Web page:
Meanwhile, as the Governor’s task force is mulling how to re-open, one Florida congresswoman is warning making the move too soon could be a dangerous repeat of history.

The Spanish Flu, or H1N1, caused a global pandemic in 1918 infecting nearly 500 million people. Congresswoman Donna Shalala believes leaders should look into the past when deciding if the time is right to get back to business.

“They thought they had the virus whipped because they did a certain amount of testing. And then people went out on the streets and the beaches and the disease spike again, much worse than the first time. So we have to pay attention to the public health experts.”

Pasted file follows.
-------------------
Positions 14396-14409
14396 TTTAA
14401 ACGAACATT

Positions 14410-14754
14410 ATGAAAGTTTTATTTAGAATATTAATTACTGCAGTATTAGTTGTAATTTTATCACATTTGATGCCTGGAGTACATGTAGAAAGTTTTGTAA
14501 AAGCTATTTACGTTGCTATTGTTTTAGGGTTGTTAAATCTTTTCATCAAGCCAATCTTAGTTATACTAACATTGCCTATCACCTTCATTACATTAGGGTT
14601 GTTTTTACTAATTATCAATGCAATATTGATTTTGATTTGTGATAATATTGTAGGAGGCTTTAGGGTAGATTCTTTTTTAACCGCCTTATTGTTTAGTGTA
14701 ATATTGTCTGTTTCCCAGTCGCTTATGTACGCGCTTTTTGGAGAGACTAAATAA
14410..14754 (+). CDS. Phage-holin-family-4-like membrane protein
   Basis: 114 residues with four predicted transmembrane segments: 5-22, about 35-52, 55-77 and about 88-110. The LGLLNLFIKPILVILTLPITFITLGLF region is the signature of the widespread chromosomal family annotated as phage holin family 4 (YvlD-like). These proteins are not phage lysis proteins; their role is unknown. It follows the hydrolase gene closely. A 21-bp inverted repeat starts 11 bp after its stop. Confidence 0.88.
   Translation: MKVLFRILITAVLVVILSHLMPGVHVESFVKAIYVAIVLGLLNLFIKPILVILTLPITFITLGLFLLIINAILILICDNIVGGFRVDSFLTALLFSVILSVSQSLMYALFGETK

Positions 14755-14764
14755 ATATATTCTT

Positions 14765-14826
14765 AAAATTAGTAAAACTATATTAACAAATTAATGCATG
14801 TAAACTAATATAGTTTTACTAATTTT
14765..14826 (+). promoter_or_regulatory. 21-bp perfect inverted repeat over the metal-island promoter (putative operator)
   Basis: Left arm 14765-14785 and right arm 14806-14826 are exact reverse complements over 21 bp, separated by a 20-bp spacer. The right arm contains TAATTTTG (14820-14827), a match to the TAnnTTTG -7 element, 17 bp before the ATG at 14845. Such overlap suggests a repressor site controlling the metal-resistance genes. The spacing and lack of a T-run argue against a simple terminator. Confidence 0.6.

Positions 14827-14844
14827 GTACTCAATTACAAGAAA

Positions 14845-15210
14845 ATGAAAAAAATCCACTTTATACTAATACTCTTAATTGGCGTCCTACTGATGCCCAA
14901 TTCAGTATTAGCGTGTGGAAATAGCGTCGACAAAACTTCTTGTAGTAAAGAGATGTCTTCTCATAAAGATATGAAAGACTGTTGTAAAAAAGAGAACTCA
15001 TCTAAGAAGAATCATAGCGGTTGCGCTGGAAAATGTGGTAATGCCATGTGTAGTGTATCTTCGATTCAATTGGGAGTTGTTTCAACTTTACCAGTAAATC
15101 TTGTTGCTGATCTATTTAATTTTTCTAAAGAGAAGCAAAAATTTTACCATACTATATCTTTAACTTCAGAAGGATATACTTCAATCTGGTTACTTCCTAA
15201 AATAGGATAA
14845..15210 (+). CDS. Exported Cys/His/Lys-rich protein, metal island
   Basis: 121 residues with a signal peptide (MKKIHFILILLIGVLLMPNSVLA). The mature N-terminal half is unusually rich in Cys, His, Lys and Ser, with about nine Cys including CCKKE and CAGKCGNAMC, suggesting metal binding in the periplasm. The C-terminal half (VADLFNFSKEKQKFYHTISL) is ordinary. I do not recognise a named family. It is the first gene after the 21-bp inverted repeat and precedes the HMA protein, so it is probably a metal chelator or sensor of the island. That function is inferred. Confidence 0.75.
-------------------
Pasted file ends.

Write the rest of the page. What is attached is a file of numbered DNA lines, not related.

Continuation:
Shalala is worried opening up the economy could lead to history repeating itself. She agrees with health experts that more testing needs to be done before people can get back to their lives before the pandemic began.

Here’s the entire list of the Re-Open Florida Task Force executive committee:

  • Lieutenant Governor Jeanette Nuñez, Lieutenant Governor of Florida
  • Jimmy Patronis, Florida Chief Financial Officer
  • Ashley Moody, Florida Attorney General
  • President Bill Galvano, President, Florida Senate
  • Speaker Jose Oliva, Speaker, Florida House of Representatives
  • Senator Wilton Simpson, President-Designate, Florida Senate
  • Representative Chris Sprowls, Speaker-Designate, Florida House of Representatives
  • Commissioner Richard Corcoran, Commissioner of Education
  • Jamal Sowell, President & CEO, Enterprise Florida, Inc.
  • Mayor Carlos Gimenez, Mayor, Miami-Dade County